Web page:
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The Reader

The Reader

(2008)
5 years ago via Rotten Tomatoes

[img]http://img.timeinc.net/time/daily/2008/0812/the_reader_1209.jpg[/img]

After all the ink that has been spilled over [i]The Reader[/i] - whether or not it's faithful to it's literary source, the provocative subject matter of a middle-aged woman engaging in a sexual affair with a 15 year-old boy, its place in the "Holocaust movie" canon, Kate Winslet's Oscar win, and such - I was not quite sure what to expect from it. Director Stephen Daldry and screenwriter David Hare teamed up several years ago for [i]The Hours[/i], and, similarly and disappointingly, this is an adaptation of an acclaimed novel (written by Bernard Schlink) that has almost been smothered by prestige. Like [i]The Hours[/i], [i]The Reader[/i] is pretty, carefully composed, expertly acted, and somberly serious about its content to the point of sacrificing its cinematic juice to the gods of the Academy. Yet it would be too easy to condemn it simply as Oscar bait; when all is said and done, there is enough thought and emotion here to inspire serious discussion and even some serious tears. It is a genuinely complicated movie that is just good enough to make you wonder how much riskier and more complex its source material is, since the main fault seems to be an excessive desire to be faithful to it and conform to the standards of a "Best Picture."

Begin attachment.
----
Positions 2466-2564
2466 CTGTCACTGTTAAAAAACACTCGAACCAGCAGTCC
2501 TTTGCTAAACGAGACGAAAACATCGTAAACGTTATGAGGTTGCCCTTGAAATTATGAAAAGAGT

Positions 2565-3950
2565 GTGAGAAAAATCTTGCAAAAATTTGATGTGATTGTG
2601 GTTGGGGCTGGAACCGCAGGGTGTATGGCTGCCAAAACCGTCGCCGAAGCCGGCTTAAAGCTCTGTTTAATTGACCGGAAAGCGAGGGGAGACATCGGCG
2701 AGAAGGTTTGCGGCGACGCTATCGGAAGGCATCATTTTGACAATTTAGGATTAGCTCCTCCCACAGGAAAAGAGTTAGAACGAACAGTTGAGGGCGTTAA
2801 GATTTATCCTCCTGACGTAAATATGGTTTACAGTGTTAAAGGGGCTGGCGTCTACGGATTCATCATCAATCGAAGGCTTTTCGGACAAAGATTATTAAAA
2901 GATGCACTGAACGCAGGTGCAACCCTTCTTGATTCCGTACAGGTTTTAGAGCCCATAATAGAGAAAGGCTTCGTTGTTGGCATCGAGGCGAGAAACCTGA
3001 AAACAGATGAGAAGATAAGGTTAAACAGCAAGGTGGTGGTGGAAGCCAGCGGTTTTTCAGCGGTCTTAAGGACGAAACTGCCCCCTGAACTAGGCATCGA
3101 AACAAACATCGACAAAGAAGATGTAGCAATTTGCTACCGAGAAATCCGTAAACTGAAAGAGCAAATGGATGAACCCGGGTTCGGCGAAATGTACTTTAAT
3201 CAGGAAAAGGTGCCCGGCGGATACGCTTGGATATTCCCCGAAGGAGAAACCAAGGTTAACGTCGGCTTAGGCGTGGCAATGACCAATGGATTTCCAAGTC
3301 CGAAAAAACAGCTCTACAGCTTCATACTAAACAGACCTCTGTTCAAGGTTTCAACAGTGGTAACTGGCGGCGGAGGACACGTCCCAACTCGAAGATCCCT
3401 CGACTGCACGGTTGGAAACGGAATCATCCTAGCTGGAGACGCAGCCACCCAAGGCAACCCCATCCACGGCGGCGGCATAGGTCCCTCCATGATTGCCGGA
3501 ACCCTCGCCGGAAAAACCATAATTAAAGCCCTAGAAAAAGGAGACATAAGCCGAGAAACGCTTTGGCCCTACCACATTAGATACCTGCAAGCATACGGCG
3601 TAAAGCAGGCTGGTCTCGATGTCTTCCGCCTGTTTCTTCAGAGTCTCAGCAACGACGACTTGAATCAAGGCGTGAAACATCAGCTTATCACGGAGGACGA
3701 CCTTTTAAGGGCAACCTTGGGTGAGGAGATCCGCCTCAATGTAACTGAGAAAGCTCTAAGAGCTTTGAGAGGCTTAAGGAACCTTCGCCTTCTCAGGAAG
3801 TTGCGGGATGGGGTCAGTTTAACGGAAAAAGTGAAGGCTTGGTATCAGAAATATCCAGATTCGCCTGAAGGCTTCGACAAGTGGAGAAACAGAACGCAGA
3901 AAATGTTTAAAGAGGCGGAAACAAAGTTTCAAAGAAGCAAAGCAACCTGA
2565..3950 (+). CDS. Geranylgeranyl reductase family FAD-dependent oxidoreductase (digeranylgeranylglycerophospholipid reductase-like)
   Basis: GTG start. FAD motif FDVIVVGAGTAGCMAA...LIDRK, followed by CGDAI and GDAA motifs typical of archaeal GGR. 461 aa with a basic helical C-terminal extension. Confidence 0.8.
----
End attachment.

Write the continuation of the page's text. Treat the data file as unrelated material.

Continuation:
The story, of course, is about the affair between the high school-aged boy, Michael (David Kross), and the working-class woman in her mid-thirties, Hanna Schmitz (Winslet), who came across him one day on the street as he fell ill and took care of him. After months of secretive meetings where he read to her from his books (the sex almost becomes an afterthought), she leaves without a word. Eight years later, he is in law school and attending the trials of former Nazi and S.S. officers, of which he discovers Hanna was one. She was a guard at Auschwitz, and watched as a church full of prisoners on the march burned to the ground, killing all of them but one. Later still, Michael (now played by Ralph Fiennes) sends Hanna, now serving a life sentence in prison, tapes of himself reading books. [b][i]possible spoiler alert![/i][/b] We learn she had been illiterate up until this point, and teaches herself to read by Michael's tapes and books borrowed from the prison library at the same time as she comes to terms with her involvement in the destruction of human life.

The metaphor is fairly obvious, almost annoyingly so: Hanna's illiteracy comes to represent the willful ignorance of the German people towards the horrors perpetrated by the Nazis. But there is more going on beneath the surface of the film, largely propelled by the brutally honest performance of Winslet and the measured sincerity of Fiennes, as well as the youthful fire of Kross. It's a painful fact of human nature: most of the time, we tend to follow the herd and take the easy, rather than the right, path, even if that means purposefully inflicting harm on others. (Of course, there are greater harms than others.) How can we forgive others, or ourselves? Can morality really ever exist in the face of human nature, or only law? What is the nature of individual responsibility? [i]The Reader[/i], in its calm, composed, often invigorating way, ponders these questions and, to its credit, allows for no easy answers, just attempts to understand.